COMMUNITY CARDS: The cards dealt faceup in the center of the table that can be used by all players to form their best hand in the games of holdem and Omaha.
COMPLETE THE BET: To increase an all-in bet or forced bet to a full bet in limit poker.
CUT: To divide the deck into two sections in such a manner as to change the order of the cards.
CUT-CARD: Another term for the bottom card.
DEAD CARD: A card that is not legally playable.
DEAD COLLECTION BLIND: A fee posted by the player having the dealer button, used in some games as an alternative method of seat rental.
DEAD HAND: A hand that is not legally playable.
DEAD MONEY: Chips that are taken into the center of the pot because they are not considered part of a particular players bet.
DEAL: To give each player cards, or put cards on the board. As used in these rules, each deal refers to the entire process from the shuffling and dealing of cards until the pot is awarded to the winner.
DEALER BUTTON: A flat disk that indicates the player who would be in the dealing position for that hand (if there were not a house dealer). Normally just called the button.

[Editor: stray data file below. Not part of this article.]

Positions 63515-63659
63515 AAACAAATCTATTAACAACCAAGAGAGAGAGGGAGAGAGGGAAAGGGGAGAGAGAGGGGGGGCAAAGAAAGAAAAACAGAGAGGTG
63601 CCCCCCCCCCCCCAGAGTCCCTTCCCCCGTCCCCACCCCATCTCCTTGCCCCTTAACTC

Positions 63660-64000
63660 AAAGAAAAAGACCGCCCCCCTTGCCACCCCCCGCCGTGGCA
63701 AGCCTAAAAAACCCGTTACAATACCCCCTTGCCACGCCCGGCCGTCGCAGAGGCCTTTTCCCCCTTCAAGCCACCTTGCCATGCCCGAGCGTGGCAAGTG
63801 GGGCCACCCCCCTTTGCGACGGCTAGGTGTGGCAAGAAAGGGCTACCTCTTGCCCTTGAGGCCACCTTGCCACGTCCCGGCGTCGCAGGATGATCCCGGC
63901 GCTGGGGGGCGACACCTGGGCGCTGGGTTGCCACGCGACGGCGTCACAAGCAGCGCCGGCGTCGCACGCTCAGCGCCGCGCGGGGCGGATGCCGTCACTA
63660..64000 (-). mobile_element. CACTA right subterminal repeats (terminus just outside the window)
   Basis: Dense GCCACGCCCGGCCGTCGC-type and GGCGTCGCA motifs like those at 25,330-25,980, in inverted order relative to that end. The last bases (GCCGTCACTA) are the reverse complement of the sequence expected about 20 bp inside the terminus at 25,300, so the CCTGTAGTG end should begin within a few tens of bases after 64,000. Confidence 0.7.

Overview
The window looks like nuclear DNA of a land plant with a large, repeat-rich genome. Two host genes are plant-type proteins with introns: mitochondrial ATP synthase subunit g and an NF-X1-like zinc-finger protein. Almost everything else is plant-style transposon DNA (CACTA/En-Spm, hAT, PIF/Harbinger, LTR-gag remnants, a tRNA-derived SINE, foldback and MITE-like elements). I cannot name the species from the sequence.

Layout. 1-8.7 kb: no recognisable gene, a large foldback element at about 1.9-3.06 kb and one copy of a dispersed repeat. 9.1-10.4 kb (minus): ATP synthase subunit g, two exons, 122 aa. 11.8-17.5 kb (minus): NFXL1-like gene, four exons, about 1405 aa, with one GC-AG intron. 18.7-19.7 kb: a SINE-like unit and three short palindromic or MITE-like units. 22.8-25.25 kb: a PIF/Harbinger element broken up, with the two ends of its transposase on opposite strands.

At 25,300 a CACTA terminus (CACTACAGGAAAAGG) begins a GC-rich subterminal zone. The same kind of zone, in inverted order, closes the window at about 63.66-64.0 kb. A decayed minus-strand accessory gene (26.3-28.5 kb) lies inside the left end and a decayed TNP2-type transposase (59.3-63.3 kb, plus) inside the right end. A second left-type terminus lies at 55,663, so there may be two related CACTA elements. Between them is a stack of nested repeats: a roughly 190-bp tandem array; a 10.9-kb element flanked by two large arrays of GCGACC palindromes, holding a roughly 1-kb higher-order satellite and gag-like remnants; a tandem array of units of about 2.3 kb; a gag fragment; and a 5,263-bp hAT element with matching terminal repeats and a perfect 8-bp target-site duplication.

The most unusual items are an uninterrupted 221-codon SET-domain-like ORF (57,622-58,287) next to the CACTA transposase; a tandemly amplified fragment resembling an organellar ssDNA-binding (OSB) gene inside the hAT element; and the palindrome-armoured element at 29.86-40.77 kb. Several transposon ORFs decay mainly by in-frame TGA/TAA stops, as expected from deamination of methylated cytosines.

DEAL OFF: To take all the blinds and the button before changing seats or leaving the table. That is, participate through all the blind positions and the dealer position.
DEAL TWICE: When there is no more betting, agreeing to have the rest of the cards to come determine only half the pot, removing those cards, and dealing again for the other half of the pot.
DECK: A set of playing-cards. In these games, the deck consists of either:
(1) 52 cards in seven-card stud, holdem, and Omaha.
(2) 53 cards (including the joker), often used in ace-to-five lowball and draw high.
DISCARD(S): In a draw game, to throw cards out of your hand to make room for replacements, or the card(s) thrown away; the muck.
DOWNCARDS: Cards that are dealt facedown in a stud game.